Tucsonans can reliably count on a few things: vivid sunsets, superior Mexican food and the sound of aircraft flying overhead. Most residents of central Tucson are familiar with the sound of the A-10 attack plane from nearby Davis-Monthan Air Force Base.
Gary Hunter has lived near Glenn Street and Elm Street for two decades.
“Fifteen years ago, they [A-10s] were fairly loud and bothersome, but since then the Air Force has raised the altitudes that they fly over through the midtown neighborhoods, so they’re not too bad,” Hunter told The Buzz. “But we also have F-16s going over. Those are twice as bad as the A-10s and they are bothersome.”
He said he is worried about the possible introduction of F-35s to the base, which are louder than both the A-10s and the F-16s. Davis-Monthan is one of four bases currently in the running to get an F-35 squadron.
“They’re going to be absolutely intolerable,” he said.
At a recent public hearing, the Air Force met to explain the environmental impacts of basing the F-35s at Davis-Monthan.
Hamid Kamalpour is a civil engineer with the Air Force and is the program manager for the F-35’s environmental impact statement.
“If this was not a significant impact, we would have just done environmental assessment and we would have concluded with finding of no significant impact, but in this case, we have significant impact with the noise,” Kamalpour said.
At the public meeting, several people expressed that they thought the planes were too loud. Longtime central Tucson resident Manon Getsi said that when F-35s fly overhead, her home shakes.
Public comments on the Environmental Impact Statement can be submitted until March 31.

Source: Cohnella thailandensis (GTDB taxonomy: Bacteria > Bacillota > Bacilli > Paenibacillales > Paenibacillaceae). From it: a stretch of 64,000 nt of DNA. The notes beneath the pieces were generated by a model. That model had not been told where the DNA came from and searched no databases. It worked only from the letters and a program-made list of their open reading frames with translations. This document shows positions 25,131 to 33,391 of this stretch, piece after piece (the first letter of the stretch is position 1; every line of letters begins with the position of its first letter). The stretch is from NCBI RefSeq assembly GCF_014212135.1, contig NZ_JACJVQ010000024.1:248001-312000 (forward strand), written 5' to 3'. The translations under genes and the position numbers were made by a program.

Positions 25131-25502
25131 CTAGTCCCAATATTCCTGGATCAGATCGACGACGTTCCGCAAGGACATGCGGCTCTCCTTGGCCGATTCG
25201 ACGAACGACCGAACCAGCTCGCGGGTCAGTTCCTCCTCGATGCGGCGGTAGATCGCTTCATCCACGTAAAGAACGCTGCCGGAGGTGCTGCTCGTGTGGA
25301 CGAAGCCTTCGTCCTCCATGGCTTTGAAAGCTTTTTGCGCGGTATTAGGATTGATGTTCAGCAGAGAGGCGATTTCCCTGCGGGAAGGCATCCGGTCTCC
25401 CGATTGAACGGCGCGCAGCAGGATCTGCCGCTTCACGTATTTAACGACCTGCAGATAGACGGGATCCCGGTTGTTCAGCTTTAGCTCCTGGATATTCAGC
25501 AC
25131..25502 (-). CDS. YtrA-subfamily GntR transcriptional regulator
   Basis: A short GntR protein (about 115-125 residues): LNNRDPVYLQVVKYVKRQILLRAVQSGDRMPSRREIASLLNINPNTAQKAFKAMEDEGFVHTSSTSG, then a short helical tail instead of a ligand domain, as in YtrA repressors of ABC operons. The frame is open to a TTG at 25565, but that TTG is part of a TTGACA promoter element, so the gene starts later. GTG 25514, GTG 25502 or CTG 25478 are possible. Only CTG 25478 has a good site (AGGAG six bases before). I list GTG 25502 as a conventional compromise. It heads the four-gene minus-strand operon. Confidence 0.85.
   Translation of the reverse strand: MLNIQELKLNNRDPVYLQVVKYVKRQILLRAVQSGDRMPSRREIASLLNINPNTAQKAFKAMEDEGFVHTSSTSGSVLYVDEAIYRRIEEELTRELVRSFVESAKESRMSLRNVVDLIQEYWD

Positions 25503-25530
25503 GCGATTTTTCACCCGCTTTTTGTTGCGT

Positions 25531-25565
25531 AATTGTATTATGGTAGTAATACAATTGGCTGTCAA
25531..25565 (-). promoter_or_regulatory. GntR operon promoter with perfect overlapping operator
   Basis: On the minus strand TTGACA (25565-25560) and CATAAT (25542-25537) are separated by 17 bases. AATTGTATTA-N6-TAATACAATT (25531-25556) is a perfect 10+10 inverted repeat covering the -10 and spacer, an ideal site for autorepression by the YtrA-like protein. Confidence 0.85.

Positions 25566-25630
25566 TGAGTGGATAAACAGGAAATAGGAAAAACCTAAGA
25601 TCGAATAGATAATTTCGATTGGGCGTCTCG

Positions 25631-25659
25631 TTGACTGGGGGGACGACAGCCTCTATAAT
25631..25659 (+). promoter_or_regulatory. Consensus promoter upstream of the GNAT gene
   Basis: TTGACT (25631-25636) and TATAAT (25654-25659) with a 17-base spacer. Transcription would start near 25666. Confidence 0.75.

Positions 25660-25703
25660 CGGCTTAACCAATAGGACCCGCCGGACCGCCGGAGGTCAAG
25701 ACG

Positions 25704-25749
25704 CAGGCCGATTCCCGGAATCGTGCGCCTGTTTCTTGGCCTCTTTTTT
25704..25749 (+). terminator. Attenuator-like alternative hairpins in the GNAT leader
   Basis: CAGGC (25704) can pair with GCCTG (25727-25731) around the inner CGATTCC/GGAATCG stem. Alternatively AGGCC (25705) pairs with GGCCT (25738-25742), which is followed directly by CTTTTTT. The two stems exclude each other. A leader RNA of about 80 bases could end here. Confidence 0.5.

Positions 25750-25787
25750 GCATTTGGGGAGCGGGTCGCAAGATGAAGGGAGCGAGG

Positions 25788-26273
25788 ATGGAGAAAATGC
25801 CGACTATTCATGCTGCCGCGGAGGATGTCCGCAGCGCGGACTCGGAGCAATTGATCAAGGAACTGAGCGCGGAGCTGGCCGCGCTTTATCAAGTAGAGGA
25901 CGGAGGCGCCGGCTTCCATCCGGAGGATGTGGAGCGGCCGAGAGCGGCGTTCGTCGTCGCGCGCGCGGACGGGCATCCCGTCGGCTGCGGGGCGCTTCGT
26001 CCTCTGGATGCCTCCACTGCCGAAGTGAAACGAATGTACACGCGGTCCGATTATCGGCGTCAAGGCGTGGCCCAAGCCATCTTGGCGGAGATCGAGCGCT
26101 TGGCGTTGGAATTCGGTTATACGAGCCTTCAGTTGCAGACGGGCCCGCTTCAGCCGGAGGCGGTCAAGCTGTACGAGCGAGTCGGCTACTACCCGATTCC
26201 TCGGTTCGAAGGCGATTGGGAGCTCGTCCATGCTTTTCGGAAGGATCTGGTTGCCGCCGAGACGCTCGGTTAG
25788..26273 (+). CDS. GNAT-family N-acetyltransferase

Noise pollution concerns in Arizona aren't limited to the skies overhead. Karthic Thallikar has been in a years-long battle to get relief from the sound of from the CyrusOne Data Center located a half-mile from his home in Chandler.
After many complaints to city officials, police and the company itself, he did manage to spur some changes to deal with the noise, which comes from chillers used to keep the server farm at the right temperature. Before that, Thallikar said the noise was ever-present.
"The noise from the CyrusOne Data Center was a very annoying, disturbing noise,” Thallikar told The Buzz. “It was constant, 24/7, 365 days a year. It was a very high-pitched ‘eeeee’ noise, constantly.” Thallikar said that the noise increased feelings of anxiety and helplessness, which lead to other effects on his health, like trouble sleeping and increased blood pressure.
After months of noise, a group of Chandler residents attempted to work with CyrusOne, but these attempts were brushed aside, according to Thallikar. They were finally able to work with the city and get through to the data company. The company has since installed material around the chillers, which has helped reduce the noise.
“On many days we don’t hear the noise, but when we hear the noise, we hear it really badly,” Thallikar said. “So, I would say it has worked about 60% of the time, but the other 40% it does not.”
Noise pollution expert Richard Neitzel is a public health scientist at the University of Michigan. Neitzel said at its simplest, noise pollution is unwanted or harmful sound in the environment around us. It doesn't have to be loud or even especially bothersome to be harmful.
"Low-level sound that's well within our tolerance or ability to cope with can still be causing harm to our cardiovascular system even if it's not hurting our ears,” Neitzel told The Buzz.
According to Neitzel, chronic noise pollution has been linked to hearing loss, high blood pressure, heart attacks and strokes. It can also have a negative impact on people’s mental health and cognition.
“Each year we advance, we are learning more about new emerging health impacts in addition to those,” he said.
Even sources of noise that may not be loud enough to cause hearing loss, like highways and airports, can lead to negative cardiovascular effects. The jury is still out on whether or not most these effects can be reversed, Neitzel said.